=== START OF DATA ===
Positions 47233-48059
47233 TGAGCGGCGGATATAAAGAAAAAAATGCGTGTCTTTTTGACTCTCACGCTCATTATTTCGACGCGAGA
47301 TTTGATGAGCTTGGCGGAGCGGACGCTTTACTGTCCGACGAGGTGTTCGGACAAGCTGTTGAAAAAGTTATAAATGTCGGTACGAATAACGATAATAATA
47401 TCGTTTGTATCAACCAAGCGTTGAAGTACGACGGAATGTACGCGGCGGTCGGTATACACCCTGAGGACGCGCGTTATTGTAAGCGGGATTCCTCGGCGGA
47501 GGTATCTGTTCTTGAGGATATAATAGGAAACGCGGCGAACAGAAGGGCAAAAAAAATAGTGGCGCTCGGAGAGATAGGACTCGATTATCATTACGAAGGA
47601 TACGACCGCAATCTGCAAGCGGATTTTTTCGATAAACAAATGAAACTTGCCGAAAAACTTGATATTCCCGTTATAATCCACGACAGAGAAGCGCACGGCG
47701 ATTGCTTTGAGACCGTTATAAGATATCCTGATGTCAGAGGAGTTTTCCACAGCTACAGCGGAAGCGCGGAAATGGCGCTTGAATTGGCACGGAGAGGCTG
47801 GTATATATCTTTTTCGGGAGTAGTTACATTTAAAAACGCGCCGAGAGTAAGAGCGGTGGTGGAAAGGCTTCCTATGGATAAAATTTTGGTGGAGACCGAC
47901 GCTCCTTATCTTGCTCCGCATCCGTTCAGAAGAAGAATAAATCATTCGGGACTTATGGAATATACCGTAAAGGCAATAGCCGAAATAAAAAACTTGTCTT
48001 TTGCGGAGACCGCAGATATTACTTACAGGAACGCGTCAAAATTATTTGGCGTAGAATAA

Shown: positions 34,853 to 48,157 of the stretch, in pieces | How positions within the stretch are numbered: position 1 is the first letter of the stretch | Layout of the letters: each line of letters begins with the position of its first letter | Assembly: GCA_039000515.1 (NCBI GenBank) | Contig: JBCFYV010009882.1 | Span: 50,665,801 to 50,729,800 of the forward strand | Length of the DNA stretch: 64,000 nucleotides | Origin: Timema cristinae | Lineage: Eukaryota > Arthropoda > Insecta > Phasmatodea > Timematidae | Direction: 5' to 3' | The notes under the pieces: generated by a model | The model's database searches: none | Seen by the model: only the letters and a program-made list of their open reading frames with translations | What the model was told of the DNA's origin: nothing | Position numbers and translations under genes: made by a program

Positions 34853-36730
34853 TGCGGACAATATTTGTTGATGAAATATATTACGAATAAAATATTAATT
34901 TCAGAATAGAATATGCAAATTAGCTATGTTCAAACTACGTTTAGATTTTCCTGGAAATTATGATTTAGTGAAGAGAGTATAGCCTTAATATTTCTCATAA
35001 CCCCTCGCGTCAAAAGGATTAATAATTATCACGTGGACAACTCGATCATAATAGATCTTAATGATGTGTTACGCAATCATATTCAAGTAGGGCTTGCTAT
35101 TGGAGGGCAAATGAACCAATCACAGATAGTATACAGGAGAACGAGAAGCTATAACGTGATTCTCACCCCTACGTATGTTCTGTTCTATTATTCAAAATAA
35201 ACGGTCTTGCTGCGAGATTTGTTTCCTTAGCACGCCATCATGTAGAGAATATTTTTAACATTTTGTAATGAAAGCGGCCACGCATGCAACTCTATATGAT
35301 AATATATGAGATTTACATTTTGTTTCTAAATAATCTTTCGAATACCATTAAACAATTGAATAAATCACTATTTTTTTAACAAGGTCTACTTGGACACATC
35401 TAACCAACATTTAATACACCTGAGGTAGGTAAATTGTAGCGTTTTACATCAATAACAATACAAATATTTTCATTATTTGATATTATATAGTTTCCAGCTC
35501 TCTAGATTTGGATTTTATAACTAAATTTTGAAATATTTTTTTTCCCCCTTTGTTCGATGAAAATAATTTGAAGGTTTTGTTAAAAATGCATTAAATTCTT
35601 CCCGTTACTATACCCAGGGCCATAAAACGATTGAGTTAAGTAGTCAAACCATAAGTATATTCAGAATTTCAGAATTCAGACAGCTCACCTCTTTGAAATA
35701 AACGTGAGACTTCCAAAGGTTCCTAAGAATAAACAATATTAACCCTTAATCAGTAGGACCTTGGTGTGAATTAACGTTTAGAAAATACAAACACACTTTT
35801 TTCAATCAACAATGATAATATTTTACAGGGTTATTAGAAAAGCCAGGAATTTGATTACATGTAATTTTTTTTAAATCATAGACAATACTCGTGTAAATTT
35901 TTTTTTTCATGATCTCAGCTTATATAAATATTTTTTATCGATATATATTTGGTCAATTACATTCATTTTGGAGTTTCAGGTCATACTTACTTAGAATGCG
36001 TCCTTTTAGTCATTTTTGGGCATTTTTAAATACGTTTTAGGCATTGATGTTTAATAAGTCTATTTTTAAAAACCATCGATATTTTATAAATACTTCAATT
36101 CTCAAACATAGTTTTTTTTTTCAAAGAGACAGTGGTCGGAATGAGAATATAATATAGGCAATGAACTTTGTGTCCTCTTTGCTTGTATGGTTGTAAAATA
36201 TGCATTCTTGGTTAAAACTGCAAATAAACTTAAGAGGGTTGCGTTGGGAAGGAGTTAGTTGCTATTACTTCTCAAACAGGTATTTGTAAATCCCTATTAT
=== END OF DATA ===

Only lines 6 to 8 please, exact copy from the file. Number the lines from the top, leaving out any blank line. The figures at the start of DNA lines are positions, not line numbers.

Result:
47601 TACGACCGCAATCTGCAAGCGGATTTTTTCGATAAACAAATGAAACTTGCCGAAAAACTTGATATTCCCGTTATAATCCACGACAGAGAAGCGCACGGCG
47701 ATTGCTTTGAGACCGTTATAAGATATCCTGATGTCAGAGGAGTTTTCCACAGCTACAGCGGAAGCGCGGAAATGGCGCTTGAATTGGCACGGAGAGGCTG
47801 GTATATATCTTTTTCGGGAGTAGTTACATTTAAAAACGCGCCGAGAGTAAGAGCGGTGGTGGAAAGGCTTCCTATGGATAAAATTTTGGTGGAGACCGAC